The Cooper-Letwin Bill (extended edition)

What follows is an extended version of an article I wrote for the Guardian on 2 April 2019.


When you break up with someone you love all you can see are the things that are not her. Not her jokes, not her smile, not her taste, and so on. Anyway, the last three years have been a bit like that, constitutionally speaking. The pervading all around is the country that we no longer are – pragmatic, competent, careful, vaguely sensible. All you see is poignancy.

I say this because of – as you do if you’re a lawyer – the Cooper-Letwin Bill. Those same qualities we once associated with the country were their very brand-values. Perhaps a bit boring – perhaps a bit careful – but y’know, competent. But sadly their Bill is everything we and they no longer are. Technically it is the Swiss cheese of legislation – full of holes. And even if you forgive them that it achieves little or nothing of substance. In fact it’s worse – it’s a dangerous distraction from a very real crisis for the country.

Let me explain.

What the Bill wants to do is give Parliament the right to force the Prime Minister to ask for an extension of time and the right to dictate how long an extension she should ask for. That seems like a sensible enough ambition, right? Modest but desirable. And there is an important balance to be found – if you’re trying to force legislation through Parliament in the face of a Government that you assume is hostile and a House struggling to agree on anything – between legislation that is sufficiently modest to attract the support of a majority and sufficiently ambitious as to actually be useful. That’s no easy balance – I know because I’ve tried and failed.

But this Bill gets that balance profoundly wrong. Let me quickly run through some of the criticisms.

The Bill was published today and the idea is that tomorrow the Commons will carve out Parliamentary time for it to pass through the Common and even – if all goes to plan – start its progress though the Commons. Let’s assume, ambitiously, it can clear the House of Commons on Thursday and the House of Lords on Friday and receive Royal Assent the same day.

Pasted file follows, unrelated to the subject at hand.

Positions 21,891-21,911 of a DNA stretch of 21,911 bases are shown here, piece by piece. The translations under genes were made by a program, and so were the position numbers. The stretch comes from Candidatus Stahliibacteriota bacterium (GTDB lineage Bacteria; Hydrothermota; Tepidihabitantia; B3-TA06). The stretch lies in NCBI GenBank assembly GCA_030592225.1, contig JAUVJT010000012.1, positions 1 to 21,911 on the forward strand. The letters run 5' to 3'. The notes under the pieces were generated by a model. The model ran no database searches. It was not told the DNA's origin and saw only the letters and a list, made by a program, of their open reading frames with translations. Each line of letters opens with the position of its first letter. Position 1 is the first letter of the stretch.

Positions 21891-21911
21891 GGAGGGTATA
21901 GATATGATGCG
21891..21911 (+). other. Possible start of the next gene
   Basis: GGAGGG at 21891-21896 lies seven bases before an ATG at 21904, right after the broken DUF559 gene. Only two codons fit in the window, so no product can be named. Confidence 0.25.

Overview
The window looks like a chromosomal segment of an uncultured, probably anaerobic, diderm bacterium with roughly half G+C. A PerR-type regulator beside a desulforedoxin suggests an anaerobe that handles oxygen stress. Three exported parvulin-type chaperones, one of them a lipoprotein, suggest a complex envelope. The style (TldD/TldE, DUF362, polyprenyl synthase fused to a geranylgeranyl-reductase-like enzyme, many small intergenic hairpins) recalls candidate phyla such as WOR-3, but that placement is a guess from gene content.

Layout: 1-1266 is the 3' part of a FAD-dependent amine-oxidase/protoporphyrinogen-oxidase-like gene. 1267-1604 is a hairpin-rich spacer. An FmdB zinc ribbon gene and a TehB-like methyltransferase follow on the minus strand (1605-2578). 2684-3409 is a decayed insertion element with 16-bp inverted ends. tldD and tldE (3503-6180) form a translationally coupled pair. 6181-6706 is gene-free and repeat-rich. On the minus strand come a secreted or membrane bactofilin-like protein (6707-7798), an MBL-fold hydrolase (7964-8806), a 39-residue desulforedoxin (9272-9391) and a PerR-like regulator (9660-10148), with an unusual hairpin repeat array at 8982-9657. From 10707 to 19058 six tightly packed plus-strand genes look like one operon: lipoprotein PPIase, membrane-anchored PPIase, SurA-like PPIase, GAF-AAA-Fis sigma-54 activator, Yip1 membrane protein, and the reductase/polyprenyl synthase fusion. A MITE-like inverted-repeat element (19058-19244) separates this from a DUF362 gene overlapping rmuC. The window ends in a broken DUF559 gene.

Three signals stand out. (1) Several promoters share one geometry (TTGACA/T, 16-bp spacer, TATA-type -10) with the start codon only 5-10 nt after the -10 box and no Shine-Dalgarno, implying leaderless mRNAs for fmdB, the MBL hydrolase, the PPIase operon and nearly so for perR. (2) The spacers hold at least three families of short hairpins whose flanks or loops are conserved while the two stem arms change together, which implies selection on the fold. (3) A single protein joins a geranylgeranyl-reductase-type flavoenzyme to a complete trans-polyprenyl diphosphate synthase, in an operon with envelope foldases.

The first stage mandated by the Bill is that, the day after the Act receives Royal Assent, the Prime Minister must move a motion inviting the PM to seek an extension of time until such date as she wishes (but with which MPs can disagree). Does the Bill envisage Parliament will sit on Saturday or Sunday? We don’t know. Let’s assume the motion is moved on Monday.

If that motion fails the Bill is defunct; that’s it. More damaging would be if it passes.

The Bill is silent as to when the PM has to ask for an extension of time. And if she will not contemplate extending beyond 22 May 2019 but Parliament has forced her to ask for one until 31 December 2019, what then? Could she sit on her hands? In practice she could.

But assume she makes a request the next day, Tuesday. The EU Council is not actually meeting until 10 April 2019. But it might agree to hold an emergency meeting and get back to us on Wednesday: “Yes you can have an extension – but we think you need time to get over your national psychodrama and so we’ll extend until when the transition period would otherwise have extended – 31 December 2020 – and only if you hold European Parliamentary Elections.” What then?

Well, the Bill is completely silent as to what happens if the EU imposes – as it has signalled it would – conditions for such an extension. Inexplicably the Bill makes no arrangements for dealing with that scenario. And even if the EU came back to us without any conditions for an extension – highly unlikely because EU law seems to require that we hold those elections – but just offering an extension to a different date to the one we’d asked for the Bill completely falls apart. All it says is that the PM has to move another motion in which the House again agrees to the Prime Minister seeking an extension of time – which makes no sense at all.

At this stage we’re at Thursday and we leave the EU without a deal on Friday. How on earth – in practice – do we resolve these unanswerables in two days? And what happens if the EU says a flat ‘no’ to an extension – or the conditions are unacceptable to Parliament? What happens in either of those worlds? The Bill maintains a lofty silence.

It’s not uncommon for Parliamentarians to put forward poorly drafted Bills. Legislative drafting is a difficult exercise. But the real problem with this Bill is not that it has some gaping holes in it. The real problem is that it’s a sideshow.

We’ve taken almost three years to fail to decide what we want – how are we going to move forward? If we want a referendum, what is that referendum on – a question that the confirmatory public vote motion turned a blind eye to? If Parliament won’t agree to a withdrawal agreement then the only options left are No Deal and Revoke – who gets to make that decision (a question this alternative to the Cooper-Letwin Bill seeks to answer)?

These are the real questions. The country we once were – and the Parliamentarians they once were – would have faced up to them. But the Cooper Letwin Bill is an awful, awful distraction. I suppose I should find it poignant. But instead, when I think of the consequences for millions of people whose lives will be profoundly damaged by No Deal and who are betrayed by the incompetence of those they trusted, it makes me furious.



3 thoughts on “The Cooper-Letwin Bill (extended edition)

  1. For once, I am pretty much in entire agreement. As soon as the PM agreed to the EU agenda, she lost the initiative and has been rolled up like a carpet by the EU.